I then proceeded to the lay on the couch all afternoon napping off and on, watching cheesy movies on TBS when I was awake, and counting the hours until the NASCAR race started. When the race started, the drinking began again (although it wasn't very NASCAR-like, because we were drinking wine instead of Budweiser). It was a great race - I thoroughly enjoyed the interview with DJ after Sorenson took him out, and I particularly enjoyed that he mentioned how his engine just happened to stall in front of Sorenson's pit box when Sorenson was trying to pit...I believe his comment was "Imagine that". But, the highlight of the night was definitely Kasey's big win. It was particularly exciting because earlier in the morning, I had given my nephew the #9 car (matchbox size) to add to his collection of DJ cars - I figured it might be a good idea to get him excited about a driver who might actually still be driving when he's old enough to drink a Bud while he's watching a race (he's 3.5 yrs old now, so he's got a while). Although I think the blue paint scheme on Kasey's car probably threw him off if he was actually watching the race.

I wrapped up the awesome weekend with a short ride with Gilby before heading to Boom Island to watch the CX races and drink more free beer! It was exciting to see so many people racing. And it was fun to watch the women's B race come down to the final sprint, with Margot just barely nipping Linda S at the line.

Good times, good times.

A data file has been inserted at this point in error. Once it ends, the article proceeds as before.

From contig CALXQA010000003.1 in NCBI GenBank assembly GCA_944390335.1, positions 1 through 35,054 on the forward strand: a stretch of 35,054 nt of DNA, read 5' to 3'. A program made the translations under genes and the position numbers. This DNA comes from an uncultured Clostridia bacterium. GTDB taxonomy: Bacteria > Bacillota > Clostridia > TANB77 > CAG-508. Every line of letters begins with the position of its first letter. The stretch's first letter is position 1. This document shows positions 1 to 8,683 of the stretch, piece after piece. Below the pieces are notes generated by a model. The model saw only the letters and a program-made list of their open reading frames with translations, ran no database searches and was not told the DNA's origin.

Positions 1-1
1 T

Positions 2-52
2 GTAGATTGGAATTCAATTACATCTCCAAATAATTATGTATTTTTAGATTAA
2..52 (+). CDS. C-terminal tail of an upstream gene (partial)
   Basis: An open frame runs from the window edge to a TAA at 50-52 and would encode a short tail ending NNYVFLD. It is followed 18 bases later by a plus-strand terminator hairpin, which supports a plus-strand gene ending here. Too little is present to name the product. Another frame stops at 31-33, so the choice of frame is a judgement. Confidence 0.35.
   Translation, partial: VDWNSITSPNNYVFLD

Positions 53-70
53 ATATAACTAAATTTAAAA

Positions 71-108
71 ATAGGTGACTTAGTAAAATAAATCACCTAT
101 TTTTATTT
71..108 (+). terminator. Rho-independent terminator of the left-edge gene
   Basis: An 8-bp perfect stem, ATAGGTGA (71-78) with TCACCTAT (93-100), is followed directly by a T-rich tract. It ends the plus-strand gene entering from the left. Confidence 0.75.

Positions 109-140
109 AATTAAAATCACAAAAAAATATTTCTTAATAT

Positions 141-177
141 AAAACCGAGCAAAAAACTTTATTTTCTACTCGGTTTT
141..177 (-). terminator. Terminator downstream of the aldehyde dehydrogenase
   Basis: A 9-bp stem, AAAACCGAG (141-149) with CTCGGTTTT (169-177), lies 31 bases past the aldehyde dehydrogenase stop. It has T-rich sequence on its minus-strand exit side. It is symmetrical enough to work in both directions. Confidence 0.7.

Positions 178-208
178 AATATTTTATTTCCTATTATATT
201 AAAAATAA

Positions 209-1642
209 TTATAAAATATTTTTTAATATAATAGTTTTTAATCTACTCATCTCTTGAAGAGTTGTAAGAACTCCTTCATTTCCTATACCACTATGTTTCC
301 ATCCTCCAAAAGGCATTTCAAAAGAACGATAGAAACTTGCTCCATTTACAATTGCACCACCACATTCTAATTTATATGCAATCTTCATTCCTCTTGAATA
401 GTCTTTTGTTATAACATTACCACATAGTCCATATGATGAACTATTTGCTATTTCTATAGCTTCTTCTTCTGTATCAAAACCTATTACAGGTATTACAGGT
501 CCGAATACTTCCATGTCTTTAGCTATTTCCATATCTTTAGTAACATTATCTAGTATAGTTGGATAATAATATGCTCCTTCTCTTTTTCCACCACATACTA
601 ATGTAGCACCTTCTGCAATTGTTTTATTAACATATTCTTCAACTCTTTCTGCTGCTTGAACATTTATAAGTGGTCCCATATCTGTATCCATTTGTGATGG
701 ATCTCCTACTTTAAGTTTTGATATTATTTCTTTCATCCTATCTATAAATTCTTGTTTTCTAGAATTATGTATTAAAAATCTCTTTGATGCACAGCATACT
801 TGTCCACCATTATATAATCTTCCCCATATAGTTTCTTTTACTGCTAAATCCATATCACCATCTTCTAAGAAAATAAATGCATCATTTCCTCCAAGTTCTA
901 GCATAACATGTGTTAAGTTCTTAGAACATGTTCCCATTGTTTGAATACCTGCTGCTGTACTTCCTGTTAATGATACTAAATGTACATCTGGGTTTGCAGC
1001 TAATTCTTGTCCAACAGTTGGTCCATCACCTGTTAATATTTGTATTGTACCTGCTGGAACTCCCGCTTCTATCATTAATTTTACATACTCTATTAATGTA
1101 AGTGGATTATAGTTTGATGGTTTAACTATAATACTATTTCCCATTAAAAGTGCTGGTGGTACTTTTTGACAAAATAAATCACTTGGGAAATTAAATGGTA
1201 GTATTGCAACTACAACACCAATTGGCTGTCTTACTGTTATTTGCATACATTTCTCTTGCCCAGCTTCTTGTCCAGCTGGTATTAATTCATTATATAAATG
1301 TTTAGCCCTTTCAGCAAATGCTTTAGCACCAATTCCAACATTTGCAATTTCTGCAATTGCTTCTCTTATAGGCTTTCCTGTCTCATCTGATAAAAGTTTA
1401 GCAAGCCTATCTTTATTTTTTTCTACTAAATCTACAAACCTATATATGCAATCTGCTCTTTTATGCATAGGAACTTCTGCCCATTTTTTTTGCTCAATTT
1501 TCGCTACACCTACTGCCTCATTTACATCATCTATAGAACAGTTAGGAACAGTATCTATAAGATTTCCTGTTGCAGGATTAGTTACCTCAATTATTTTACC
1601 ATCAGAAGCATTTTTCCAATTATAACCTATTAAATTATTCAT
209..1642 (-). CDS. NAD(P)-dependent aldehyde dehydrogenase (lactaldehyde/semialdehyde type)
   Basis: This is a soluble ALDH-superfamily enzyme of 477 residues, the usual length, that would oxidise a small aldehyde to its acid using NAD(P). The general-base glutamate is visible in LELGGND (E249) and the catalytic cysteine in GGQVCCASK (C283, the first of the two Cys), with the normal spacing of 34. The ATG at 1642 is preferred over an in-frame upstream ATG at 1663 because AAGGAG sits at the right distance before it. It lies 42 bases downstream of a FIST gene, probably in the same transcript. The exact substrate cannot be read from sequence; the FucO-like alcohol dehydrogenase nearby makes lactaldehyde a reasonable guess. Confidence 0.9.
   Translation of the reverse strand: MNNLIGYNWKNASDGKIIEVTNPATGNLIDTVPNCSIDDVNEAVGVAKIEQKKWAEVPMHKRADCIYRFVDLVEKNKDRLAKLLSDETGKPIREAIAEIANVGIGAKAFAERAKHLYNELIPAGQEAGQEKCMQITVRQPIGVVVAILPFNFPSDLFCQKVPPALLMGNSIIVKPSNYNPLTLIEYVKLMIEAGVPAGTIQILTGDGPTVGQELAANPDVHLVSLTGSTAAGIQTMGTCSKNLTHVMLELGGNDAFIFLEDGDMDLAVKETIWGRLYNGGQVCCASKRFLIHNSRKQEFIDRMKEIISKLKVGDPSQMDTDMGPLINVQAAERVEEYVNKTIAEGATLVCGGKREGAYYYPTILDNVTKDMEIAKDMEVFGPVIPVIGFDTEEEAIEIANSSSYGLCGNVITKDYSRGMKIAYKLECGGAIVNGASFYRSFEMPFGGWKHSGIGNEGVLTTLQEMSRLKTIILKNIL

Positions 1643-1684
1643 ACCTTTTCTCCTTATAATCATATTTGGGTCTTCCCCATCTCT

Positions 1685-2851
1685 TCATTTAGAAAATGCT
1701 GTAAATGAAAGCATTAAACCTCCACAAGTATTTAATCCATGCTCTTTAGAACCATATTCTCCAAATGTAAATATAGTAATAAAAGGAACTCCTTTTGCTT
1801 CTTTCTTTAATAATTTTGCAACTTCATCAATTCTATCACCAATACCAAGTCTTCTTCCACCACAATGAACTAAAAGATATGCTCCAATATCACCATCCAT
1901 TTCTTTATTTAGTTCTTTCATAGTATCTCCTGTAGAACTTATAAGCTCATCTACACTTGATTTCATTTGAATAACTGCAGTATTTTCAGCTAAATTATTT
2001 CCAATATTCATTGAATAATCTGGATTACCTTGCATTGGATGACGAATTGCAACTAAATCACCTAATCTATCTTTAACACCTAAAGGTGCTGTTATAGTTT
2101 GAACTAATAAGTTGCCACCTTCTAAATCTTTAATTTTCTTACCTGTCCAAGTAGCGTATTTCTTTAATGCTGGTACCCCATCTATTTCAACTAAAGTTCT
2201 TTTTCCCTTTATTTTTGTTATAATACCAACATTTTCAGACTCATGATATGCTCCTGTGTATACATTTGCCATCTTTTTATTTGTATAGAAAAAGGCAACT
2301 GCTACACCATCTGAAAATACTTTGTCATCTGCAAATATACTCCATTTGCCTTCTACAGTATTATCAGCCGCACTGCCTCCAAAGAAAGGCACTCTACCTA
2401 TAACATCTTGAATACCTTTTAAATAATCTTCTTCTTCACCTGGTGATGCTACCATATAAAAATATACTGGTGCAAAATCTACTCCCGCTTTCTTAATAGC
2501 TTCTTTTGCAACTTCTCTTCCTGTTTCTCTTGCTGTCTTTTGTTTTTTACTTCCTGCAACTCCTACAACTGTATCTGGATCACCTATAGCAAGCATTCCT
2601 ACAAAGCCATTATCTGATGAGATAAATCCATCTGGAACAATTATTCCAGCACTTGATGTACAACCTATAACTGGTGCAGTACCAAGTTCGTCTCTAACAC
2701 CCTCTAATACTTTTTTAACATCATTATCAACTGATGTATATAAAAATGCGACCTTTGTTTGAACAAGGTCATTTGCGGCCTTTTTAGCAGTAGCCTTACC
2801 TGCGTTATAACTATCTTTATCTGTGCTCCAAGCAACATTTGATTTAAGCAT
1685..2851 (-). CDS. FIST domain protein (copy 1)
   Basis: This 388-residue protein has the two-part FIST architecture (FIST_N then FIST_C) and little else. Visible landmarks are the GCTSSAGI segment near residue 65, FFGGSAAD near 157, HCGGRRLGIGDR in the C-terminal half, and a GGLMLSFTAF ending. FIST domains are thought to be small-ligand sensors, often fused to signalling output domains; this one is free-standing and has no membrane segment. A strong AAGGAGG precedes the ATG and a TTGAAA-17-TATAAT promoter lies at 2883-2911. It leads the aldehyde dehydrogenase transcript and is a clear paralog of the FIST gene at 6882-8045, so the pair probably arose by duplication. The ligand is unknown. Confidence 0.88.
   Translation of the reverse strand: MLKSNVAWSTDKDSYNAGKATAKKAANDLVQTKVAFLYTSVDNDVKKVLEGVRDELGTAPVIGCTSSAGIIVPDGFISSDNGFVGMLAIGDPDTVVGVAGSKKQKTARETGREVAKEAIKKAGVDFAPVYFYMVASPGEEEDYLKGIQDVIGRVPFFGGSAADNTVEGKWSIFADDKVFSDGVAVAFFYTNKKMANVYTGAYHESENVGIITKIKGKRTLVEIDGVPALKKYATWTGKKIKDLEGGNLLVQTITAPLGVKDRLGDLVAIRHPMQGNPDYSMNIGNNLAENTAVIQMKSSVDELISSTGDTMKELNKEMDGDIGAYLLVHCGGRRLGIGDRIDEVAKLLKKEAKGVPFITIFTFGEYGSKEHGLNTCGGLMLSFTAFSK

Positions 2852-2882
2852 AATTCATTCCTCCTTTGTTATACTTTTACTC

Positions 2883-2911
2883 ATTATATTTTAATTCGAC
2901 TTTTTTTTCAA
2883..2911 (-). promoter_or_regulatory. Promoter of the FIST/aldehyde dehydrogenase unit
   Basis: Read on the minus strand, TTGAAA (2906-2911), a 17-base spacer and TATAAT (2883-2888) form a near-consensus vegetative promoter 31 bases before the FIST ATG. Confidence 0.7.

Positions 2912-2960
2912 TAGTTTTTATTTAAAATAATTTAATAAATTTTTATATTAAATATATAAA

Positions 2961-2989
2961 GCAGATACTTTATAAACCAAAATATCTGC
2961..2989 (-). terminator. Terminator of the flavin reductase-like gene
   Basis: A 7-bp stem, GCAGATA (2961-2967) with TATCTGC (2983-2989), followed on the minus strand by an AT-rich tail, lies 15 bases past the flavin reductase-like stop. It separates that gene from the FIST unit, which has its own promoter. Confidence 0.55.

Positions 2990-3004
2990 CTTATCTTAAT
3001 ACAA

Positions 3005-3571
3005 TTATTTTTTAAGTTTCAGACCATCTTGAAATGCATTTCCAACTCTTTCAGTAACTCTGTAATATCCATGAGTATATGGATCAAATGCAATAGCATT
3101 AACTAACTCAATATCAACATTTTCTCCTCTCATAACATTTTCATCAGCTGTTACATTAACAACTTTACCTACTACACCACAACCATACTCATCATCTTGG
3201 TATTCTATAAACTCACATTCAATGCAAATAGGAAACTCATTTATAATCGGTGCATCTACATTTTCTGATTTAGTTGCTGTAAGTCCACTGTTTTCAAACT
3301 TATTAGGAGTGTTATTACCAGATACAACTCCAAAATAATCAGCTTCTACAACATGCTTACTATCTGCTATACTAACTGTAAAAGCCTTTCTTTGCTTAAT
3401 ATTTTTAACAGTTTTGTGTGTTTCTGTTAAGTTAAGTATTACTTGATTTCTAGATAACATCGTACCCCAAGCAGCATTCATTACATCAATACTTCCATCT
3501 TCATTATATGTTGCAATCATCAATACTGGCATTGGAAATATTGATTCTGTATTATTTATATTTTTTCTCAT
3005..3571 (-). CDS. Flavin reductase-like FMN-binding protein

October 09, 2006

More photos from France

I've uploaded a few more photos from our trip to France...Flickr limits the number I can upload in one month, so I'm trying to be patient.

I apologize that got-the-bonk has actually had the bonk lately. I'm not racing cross this year, so there's not much to report on the cycling front...except that Pete and I did some nice longish rides last weekend and enjoyed the fall colors. And I'm officially sad that it's getting cold.

The big news for the family is that my little sis is getting married this week...on Friday the 13th. And my mom's having Saturday brunch for a bunch of my relatives at my two-bedroom condo...should be...cozy. I'm really happy for my sister and her soon-to-be-husband, so I'm looking forward to this weekend. The wedding/reception/dance will definitely be a good time and I'm looking forward to seeing a lot of my relatives.

Speaking of weddings, congrats to my Bella teammate and her Fella on their recent engagement (they're finally making it "official")!!


p.s. for those of you who enjoyed my guest blogger Chadley, rumor has it, he was inspired to start his own blog...I'll link to it as soon as he actually posts something (hint-hint).

October 01, 2006